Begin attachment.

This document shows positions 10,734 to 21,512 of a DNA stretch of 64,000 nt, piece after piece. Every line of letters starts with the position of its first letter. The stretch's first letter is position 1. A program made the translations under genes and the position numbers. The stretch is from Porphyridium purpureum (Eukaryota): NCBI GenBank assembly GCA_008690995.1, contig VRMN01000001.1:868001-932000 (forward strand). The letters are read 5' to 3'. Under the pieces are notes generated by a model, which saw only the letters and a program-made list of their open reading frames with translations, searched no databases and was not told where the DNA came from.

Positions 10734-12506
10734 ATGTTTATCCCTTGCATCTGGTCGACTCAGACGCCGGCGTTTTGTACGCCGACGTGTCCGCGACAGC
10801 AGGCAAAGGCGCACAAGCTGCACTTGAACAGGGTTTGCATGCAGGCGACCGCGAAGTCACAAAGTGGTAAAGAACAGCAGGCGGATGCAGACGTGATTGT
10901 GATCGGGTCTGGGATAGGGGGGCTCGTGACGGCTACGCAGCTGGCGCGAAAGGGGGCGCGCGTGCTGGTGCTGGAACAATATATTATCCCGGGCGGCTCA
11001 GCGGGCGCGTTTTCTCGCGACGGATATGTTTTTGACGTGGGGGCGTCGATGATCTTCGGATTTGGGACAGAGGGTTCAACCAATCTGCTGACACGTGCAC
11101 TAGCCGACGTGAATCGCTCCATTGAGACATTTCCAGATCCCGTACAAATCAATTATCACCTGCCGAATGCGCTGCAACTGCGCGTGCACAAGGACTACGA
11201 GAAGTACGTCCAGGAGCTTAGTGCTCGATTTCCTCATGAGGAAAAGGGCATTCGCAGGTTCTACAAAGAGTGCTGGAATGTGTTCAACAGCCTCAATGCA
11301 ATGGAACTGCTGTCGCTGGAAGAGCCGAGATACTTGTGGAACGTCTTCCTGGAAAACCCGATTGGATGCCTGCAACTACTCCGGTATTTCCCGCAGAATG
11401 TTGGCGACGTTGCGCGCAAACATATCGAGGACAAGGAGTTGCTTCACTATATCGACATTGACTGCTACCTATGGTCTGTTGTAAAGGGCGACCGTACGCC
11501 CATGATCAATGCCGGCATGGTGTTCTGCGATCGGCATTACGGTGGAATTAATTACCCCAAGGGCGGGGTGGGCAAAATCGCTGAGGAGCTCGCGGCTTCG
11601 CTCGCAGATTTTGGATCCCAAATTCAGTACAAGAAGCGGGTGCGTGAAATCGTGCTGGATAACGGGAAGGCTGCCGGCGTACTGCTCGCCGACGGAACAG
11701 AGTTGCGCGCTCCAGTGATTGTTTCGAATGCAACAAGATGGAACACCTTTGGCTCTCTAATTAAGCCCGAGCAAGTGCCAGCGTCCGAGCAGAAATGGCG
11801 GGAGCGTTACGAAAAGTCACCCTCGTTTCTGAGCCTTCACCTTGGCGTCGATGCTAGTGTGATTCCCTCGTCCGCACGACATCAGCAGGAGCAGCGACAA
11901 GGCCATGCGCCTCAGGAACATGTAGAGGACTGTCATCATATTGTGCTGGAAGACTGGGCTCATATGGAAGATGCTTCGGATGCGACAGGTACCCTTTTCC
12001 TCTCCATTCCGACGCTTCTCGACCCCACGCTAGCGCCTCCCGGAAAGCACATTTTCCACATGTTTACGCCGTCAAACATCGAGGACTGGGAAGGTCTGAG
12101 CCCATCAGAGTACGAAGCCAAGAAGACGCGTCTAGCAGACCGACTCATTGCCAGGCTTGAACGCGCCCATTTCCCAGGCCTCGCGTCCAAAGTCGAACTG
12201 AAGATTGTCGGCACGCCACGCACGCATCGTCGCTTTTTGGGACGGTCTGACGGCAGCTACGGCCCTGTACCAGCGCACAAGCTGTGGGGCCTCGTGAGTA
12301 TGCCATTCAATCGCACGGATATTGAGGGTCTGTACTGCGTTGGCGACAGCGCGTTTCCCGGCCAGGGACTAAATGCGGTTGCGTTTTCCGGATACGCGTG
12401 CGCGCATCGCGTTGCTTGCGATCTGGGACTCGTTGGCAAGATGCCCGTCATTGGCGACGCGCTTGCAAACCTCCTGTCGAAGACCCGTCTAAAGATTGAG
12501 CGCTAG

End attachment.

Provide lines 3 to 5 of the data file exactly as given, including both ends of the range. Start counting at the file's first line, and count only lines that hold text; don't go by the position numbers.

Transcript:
10734 ATGTTTATCCCTTGCATCTGGTCGACTCAGACGCCGGCGTTTTGTACGCCGACGTGTCCGCGACAGC
10801 AGGCAAAGGCGCACAAGCTGCACTTGAACAGGGTTTGCATGCAGGCGACCGCGAAGTCACAAAGTGGTAAAGAACAGCAGGCGGATGCAGACGTGATTGT
10901 GATCGGGTCTGGGATAGGGGGGCTCGTGACGGCTACGCAGCTGGCGCGAAAGGGGGCGCGCGTGCTGGTGCTGGAACAATATATTATCCCGGGCGGCTCA